Dec. 28, 2016
MARATHON, Wis. — Federal safety inspectors found multiple woodworking machines at a Wisconsin lumber company lacked adequate safeguards and that workers were not properly trained in isolating energy to machines to prevent contact with operating parts during set-up, servicing and maintenance.
On Dec. 27, 2016, the U.S. Department of Labor’s Occupational Safety and Health Administration proposed penalties of $260,113, to Menzner Lumber and Supply after its investigation of a June 29, 2016, injury in which a 24-year-old worker suffered the partial amputation of his right middle finger. In its investigation, OSHA identified three repeated and seven serious safety violations.
“Despite earlier machine-related injuries, OSHA found several machines at the company lacked adequate safeguards to prevent workers from coming in contact with operating parts,” said Robert Bonack, OSHA’s area director in Appleton. “Menzner Lumber & Supply should immediately re-evaluate its safety and health programs and ensure their workers are properly trained.”
OSHA also found electrical safety violations, lack of guarding on ladder wells to prevent falls, and inadequate energy control procedures at the facility.
In previous investigations, OSHA learned that a machine severed a 25-year-old employee’s left middle finger on April 2, 2015, and that a 34-year-old worker lost the tip of his right thumb on Jan. 12, 2015, when each came in contact with machine operating parts.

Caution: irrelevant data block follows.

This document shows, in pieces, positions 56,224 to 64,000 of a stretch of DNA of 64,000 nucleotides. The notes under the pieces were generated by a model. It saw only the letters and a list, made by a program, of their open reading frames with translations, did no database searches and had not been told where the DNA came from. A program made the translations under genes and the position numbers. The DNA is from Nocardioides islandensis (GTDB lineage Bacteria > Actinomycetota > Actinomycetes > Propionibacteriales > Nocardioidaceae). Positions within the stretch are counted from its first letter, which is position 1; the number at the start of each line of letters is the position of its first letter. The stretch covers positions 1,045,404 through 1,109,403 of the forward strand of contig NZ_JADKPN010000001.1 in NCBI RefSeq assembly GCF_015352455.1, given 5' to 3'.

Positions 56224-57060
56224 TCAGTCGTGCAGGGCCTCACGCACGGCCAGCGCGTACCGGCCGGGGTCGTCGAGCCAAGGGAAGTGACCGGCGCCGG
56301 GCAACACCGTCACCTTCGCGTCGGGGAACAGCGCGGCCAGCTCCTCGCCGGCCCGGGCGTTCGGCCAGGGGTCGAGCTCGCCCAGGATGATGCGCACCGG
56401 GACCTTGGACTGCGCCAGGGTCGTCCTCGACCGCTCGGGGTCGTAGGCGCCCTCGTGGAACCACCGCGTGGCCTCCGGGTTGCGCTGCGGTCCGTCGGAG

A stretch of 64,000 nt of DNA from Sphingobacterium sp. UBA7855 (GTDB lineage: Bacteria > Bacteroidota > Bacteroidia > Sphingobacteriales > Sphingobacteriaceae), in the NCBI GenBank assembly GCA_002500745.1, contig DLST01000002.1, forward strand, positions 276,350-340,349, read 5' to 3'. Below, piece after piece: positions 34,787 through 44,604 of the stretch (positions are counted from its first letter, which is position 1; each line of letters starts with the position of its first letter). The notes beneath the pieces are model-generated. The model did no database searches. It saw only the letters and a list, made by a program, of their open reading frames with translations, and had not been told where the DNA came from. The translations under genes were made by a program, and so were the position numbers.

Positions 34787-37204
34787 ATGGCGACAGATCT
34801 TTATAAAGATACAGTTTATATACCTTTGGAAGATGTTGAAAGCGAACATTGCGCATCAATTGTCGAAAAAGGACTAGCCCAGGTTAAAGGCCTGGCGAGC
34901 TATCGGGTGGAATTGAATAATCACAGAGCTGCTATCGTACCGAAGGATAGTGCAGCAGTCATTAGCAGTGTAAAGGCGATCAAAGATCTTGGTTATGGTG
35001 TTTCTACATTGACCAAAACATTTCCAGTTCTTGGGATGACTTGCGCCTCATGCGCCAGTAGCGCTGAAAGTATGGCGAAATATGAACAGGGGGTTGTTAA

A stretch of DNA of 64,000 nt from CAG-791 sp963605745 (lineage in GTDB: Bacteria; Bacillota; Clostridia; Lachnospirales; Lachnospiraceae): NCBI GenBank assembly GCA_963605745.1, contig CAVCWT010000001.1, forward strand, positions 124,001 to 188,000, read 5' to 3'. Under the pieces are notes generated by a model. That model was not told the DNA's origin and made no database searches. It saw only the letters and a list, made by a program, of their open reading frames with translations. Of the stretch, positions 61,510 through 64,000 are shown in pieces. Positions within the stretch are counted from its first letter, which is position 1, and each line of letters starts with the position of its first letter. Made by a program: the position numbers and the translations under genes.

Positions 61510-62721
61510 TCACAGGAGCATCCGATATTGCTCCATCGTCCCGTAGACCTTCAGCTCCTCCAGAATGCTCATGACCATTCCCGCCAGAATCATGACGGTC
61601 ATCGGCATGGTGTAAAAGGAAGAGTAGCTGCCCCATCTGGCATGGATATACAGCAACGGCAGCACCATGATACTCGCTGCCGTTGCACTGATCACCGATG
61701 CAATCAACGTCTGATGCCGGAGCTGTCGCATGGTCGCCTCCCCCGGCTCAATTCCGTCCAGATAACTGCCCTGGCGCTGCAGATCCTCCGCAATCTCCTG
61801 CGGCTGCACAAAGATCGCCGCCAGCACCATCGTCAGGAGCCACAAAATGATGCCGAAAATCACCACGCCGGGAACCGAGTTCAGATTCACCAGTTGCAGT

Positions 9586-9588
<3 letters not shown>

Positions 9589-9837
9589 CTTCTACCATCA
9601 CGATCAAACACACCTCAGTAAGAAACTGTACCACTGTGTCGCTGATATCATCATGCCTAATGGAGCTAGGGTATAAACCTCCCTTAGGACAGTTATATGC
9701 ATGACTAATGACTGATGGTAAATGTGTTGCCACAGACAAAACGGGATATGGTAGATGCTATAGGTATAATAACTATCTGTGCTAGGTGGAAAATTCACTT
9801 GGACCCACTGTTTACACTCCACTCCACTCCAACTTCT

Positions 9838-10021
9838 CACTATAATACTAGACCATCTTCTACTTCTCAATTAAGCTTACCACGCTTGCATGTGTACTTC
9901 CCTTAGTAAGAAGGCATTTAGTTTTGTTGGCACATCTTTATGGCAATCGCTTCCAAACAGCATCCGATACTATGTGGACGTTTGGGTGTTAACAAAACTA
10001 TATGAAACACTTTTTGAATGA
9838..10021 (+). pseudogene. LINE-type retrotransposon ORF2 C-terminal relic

View current citations here.
The Marathon-based company manufacturers hardwoods, veneers, moldings and other wood products and operates facilities in four states. The company has 15 business days from receipt of its citations and penalties to comply, request an informal conference with OSHA’s area director, or contest the findings before the independent Occupational Safety and Health Review Commission.
To ask questions, obtain compliance assistance, file a complaint, or report amputations, eye loss, workplace hospitalizations, fatalities or situations posing imminent danger to workers, the public should call OSHA’s toll-free hotline at 800-321-OSHA (6742) or the agency’s Appleton Area Office at 920-734-4521.
Under the Occupational Safety and Health Act of 1970, employers are responsible for providing safe and healthful workplaces for their employees. OSHA’s role is to ensure these conditions for America’s working men and women by setting and enforcing standards, and providing training, education and assistance. For more information, visit http://www.osha.gov.